David burned with anger against the man and said to Nathan. “As surely as the LORD lives, the man who did this deserves to die!” 2 Samuel 12:5
It has happened so often there must be a name for it. A better name than ‘foot in mouth disease’.
We need a more precise name for it. Preferably a name that will point to the cause of the problem. The underlying blindness of the speaker who, in the most exquisite form of the phenomenon, accuses the other person of their own problem.
The name could describe that awful struggle that the victim endures—“Do I tell him or will I let him go on?”—“Do I say something or will he change the subject?”
The name should capture the moment of discovery when finally the victim is forced into confession. Forced by their own embarrassment, not able to endure the struggle any longer. Or forced by the perpetrator’s stupidity when he asks, “So what do you do?” “So what’s your name?” “So where do you come from?”
I heard of a classic example the other day: two men who hardly knew each other leaving a conference and travelling together for an hour or so. The gentleman of the two asked a polite question about the other’s work. He was then regaled about how the industry was being ruined by the aggressive, unprincipled behaviour of a particular large firm. This company’s failure to even listen to others working in the same industry was bringing difficulty on everybody. On and on he went warming to his subject of unfeeling rudeness—to the general manager of the firm he was so vigourously attacking for its aggression.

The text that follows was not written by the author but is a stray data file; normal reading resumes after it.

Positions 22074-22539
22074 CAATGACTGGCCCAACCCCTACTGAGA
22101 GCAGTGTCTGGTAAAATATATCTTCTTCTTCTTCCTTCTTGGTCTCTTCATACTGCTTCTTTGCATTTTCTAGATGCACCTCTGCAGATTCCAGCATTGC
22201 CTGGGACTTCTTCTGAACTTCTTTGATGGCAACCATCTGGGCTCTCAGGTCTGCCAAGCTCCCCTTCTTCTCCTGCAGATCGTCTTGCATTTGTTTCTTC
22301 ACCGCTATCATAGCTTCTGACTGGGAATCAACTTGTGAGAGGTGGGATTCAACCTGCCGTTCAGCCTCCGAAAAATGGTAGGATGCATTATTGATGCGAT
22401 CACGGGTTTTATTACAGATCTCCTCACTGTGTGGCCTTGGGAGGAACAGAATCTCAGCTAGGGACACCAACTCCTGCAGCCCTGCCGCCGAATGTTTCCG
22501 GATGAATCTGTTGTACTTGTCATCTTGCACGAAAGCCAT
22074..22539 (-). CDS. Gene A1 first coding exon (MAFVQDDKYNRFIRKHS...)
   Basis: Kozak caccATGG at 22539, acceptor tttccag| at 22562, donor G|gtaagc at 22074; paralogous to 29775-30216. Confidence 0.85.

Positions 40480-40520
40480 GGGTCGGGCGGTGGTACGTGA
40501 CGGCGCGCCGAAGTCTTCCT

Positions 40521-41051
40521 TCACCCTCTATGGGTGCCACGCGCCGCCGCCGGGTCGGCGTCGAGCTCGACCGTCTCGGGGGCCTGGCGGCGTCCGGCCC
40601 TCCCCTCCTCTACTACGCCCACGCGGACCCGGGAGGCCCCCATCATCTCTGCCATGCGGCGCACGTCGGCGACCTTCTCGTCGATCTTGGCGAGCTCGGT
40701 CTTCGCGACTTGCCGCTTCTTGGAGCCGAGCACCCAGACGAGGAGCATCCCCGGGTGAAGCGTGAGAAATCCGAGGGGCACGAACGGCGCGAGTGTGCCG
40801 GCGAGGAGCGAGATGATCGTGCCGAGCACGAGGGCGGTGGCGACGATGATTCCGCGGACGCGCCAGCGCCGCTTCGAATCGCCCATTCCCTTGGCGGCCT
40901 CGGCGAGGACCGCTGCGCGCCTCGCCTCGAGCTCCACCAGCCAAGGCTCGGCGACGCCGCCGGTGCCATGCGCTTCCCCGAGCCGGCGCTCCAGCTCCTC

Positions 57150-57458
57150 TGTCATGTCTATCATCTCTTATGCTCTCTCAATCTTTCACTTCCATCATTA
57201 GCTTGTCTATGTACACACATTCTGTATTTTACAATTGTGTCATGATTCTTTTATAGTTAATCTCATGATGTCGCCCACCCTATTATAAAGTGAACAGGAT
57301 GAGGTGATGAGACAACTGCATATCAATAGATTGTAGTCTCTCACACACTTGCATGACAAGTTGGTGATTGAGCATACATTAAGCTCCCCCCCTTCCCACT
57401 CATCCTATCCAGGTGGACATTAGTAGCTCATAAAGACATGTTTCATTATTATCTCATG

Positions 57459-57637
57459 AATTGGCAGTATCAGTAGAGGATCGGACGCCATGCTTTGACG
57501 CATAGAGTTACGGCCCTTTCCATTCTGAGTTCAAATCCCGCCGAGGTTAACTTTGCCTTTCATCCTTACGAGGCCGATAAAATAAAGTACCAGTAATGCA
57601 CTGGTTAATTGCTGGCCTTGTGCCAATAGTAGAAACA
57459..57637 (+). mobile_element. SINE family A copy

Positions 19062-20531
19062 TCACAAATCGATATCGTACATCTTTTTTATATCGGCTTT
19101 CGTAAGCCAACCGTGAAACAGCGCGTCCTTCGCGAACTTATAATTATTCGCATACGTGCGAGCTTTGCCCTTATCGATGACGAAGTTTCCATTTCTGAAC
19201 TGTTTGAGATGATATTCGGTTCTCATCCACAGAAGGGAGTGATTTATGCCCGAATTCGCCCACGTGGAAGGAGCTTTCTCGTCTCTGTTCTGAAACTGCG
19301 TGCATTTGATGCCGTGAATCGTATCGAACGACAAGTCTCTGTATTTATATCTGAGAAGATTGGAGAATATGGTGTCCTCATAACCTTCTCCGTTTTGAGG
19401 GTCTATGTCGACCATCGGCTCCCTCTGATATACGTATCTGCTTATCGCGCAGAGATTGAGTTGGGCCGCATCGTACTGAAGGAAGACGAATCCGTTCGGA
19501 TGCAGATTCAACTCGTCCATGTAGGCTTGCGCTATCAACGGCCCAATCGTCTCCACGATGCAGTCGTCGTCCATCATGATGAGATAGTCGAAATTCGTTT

But the phenomenon happens so often. There was the university student attacking the ignorant arrogance of a woman who was reported in the public media giving a Christian opinion. How was that poor student to know that the Christian woman’s son would be in the same tutorial?
Part of the problem is people believing a stereotype and therefore not recognising reality when it appears before them. Part of the problem is our own blindness to our own folly and faults. It is so much easier to see the speck in another’s eye than to see the log in our own.
Recently I heard a woman express the view that all religions are like different roads up the same mountain. “The trouble is that each religion can only see their own way so do not accept the validity of everybody else’s route,” she said. She spoke so confidently about her ‘inclusive view’—the conclusion of people of true humility, who ‘recognised other people’s integrity in holding different views.’
Unfortunately, she did not give the Christian she was talking to the right to hold their view. The Christian view did not include everybody and so was not one of integrity. It could not be included in her inclusive view.
I watched as the Christian patiently explained to her that the only person who could be sure that all roads do in fact lead up to the top of the mountain was the person who had made it all the way up the mountain, who was at the top or could see everything. Hers was not a position of humbly accepting our lack of knowledge but arrogantly claiming total knowledge.
But I saw no signs that she understood the point or even that in her humble, loving, respectful, all inclusive viewpoint of religion she had rudely excluded the very person she was talking to.